DEFINITION of 'Bilateral Monopoly'

A market that has only one supplier and one buyer. The one supplier will tend to act as a monopoly power, and look to charge high prices to the one buyer. The lone buyer will look towards paying a price that is as low as possible. Since both parties have conflicting goals, the two sides must negotiate based on the relative bargaining power of each, with a final price settling in between the two sides's points of maximum profit.

BREAKING DOWN 'Bilateral Monopoly'

Bilateral monopoly systems have most commonly been used by economists to describe the labor markets of industrialized nations in the 1800s and the early 20th century. Large companies would essentially monopolize all the jobs in a single town and use their power to drive wages to lower levels. Workers, to increase their bargaining power, formed labor unions with the ability to strike, and became an equal force at the bargaining table with regard to wages paid.

As capitalism continued to thrive in the U.S. and elsewhere, more companies were competing for the labor force, and the power of a single company to dictate wages decreased substantially. As such, the percentage of workers that are members of a union has fallen, while most new industries have formed without the need for collective bargaining groups among workers.

RELATED TERMS
  1. Buyer's Monopoly

    A buyer's monopoly, or "monopsony", is a market situation where ...
  2. Collective Bargaining

    The process of negotiating the terms of employment between an ...
  3. Natural Monopoly

    A type of monopoly that exists as a result of the high fixed ...
  4. Price Maker

    A monopoly or a firm within monopolistic competition that has ...
  5. Franchised Monopoly

    Monopoly status given by the government to a company. A franchised ...
  6. Legal Monopoly

    A company that is operating as a monopoly under a government ...
Related Articles
  1. Insights

    How & Why Companies Become Monopolies

    Without competition, monopolies can raise prices and lower quality leaving consumers little choice. But monopolies can benefit consumers as well.
  2. Insights

    Unions: Do They Help Or Hurt Workers?

    Learn the pros and cons of these organizations and how they fit into today's economy.
  3. Insights

    A History Of U.S. Monopolies

    These monoliths helped develop the economy and infrastructure at the expense of competition.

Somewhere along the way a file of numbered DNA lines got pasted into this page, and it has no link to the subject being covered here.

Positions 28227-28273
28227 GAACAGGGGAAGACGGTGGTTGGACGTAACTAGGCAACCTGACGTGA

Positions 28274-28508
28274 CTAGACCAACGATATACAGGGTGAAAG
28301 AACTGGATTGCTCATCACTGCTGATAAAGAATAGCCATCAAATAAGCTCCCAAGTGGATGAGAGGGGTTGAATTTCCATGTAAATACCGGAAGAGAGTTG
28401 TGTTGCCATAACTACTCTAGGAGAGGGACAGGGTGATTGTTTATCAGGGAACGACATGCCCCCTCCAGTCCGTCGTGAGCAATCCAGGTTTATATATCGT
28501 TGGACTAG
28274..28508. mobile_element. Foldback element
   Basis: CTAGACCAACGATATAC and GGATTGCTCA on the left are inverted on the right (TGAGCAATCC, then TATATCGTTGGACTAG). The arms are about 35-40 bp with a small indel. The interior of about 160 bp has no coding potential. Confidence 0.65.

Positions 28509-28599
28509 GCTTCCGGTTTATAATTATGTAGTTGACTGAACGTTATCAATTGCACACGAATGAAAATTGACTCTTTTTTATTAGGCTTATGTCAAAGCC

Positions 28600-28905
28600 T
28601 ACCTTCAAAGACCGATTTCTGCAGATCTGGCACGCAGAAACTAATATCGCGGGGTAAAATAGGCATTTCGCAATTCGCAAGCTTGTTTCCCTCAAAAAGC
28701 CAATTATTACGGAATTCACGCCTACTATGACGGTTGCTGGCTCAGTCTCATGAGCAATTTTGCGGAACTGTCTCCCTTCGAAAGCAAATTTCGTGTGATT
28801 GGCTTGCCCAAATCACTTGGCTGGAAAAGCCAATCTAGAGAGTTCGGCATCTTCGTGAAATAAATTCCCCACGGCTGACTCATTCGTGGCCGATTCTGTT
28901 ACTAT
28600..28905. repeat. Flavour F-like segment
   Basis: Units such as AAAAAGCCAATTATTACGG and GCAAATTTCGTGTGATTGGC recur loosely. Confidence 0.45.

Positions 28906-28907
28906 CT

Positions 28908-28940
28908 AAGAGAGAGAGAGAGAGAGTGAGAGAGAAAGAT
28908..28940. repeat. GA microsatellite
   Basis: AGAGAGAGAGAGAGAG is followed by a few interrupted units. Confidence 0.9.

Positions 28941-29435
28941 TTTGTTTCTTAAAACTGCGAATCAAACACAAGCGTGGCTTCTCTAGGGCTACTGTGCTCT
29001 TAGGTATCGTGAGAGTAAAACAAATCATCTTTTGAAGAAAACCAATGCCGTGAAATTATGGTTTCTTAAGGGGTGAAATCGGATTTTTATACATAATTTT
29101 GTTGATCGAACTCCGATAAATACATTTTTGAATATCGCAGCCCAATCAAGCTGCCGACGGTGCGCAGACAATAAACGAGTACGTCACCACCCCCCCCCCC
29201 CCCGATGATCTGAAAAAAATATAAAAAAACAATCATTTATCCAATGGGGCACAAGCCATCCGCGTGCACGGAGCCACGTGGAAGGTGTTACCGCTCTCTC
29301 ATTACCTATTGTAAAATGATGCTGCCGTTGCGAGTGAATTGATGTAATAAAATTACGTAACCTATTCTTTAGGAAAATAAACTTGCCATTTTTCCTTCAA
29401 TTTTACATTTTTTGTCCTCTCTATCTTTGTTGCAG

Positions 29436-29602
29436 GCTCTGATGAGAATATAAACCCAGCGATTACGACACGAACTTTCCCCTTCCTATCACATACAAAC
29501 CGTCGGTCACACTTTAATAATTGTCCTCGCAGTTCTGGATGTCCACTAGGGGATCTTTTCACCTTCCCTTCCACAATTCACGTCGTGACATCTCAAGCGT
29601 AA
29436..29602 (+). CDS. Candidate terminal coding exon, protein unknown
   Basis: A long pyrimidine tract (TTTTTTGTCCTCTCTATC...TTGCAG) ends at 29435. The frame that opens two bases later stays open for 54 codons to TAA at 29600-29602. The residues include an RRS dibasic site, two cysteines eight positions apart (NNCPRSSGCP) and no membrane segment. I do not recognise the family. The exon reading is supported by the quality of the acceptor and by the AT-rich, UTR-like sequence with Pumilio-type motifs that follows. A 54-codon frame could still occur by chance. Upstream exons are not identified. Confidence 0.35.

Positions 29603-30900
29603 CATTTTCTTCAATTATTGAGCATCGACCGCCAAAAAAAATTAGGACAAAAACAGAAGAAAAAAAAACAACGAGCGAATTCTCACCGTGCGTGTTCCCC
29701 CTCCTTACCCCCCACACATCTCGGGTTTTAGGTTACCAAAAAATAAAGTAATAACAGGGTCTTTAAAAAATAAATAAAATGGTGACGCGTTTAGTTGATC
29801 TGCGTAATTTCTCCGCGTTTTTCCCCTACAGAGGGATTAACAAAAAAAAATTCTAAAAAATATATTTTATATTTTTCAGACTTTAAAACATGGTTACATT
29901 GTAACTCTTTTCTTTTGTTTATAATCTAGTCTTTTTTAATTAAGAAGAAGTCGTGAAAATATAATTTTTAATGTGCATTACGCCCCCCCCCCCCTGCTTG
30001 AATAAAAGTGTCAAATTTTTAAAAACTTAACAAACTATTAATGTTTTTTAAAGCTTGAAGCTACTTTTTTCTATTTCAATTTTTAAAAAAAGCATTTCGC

4. Investing

    Analyzing Porter's Five Forces on JPMorgan Chase (JPM)

    Examine the major money-center bank holding firm, JPMorgan Chase & Company, from the perspective of Porter's five forces model for industry analysis.
  5. Investing

    Analyzing Porter's Five Forces on Apple (AAPL)

    Evaluate Apple's position in the marketplace by looking at it through the perspective of the Porter Five Forces Model for industry analysis.
  6. Small Business

    How a Monopoly Works

    In economics, a monopoly occurs when one company is the sole (or nearly sole) provider of a good or service within an industry. This potentially allows that company to become powerful enough ...
  7. Insights

    A History Of U.S. Monopolies

    Here are a few of the most notorious monopolies in U.S. history.
  8. Small Business

    What's a Monopolistic Market?

    A monopolistic market has a significant number of characteristics of a pure monopoly. Though there may be more than one supplier, the market has high prices, suppliers tightly control availability ...
  9. Insights

    Will You See Higher Wages In 2015?

    It's been a few years into the economic recovery from the Great Recession, and the employment picture has been rocky.
RELATED FAQS
  1. Are monopolies always bad?

    Learn why governments sanction some monopolies, such as monopolies over public utilities, and why these monopolies are good ... Read Answer >>
  2. What is a monopoly?

    Monopoly is a fun family game, but in real life, a monopoly can be dangerous to a country's economy. A monopoly occurs when ... Read Answer >>
  3. How does a monopoly contribute to market failure?

    Read a simple overview of the theory of market monopoly, where it originated and some contemporary challenges to the classical ... Read Answer >>
  4. What are common examples of monopolistic markets?

    Discover what causes real instances of market monopoly, how it persists and where monopoly privilege is most common in the ... Read Answer >>
  5. What are the characteristics of a monopolistic market?

    Learn about monopolistic markets and specific descriptions of the main characteristics that distinguish a monopolistic market ... Read Answer >>
  6. What's the difference between monopoly and monopsony?

    Learn about the difference between a monopoly and a monopsony. Find out how these systems impact the suppliers and consumers ... Read Answer >>
Hot Definitions
  1. Cash Flow

    The net amount of cash and cash-equivalents moving into and out of a business. Positive cash flow indicates that a company's ...
  2. PLUS Loan

    A low-cost student loan offered to parents of students currently enrolled in post-secondary education. With a PLUS Loan, ...
  3. Graduate Record Examination - GRE

    A standardized exam used to measure one's aptitude for abstract thinking in the areas of analytical writing, mathematics ...
  4. Graduate Management Admission Test - GMAT

    A standardized test intended to measure a test taker's aptitude in mathematics and the English language. The GMAT is most ...
  5. Magna Cum Laude

    An academic level of distinction used by educational institutions to signify an academic degree which was received "with ...
  6. Cover Letter

    A written document submitted with a job application explaining the applicant's credentials and interest in the open position. ...
Trading Center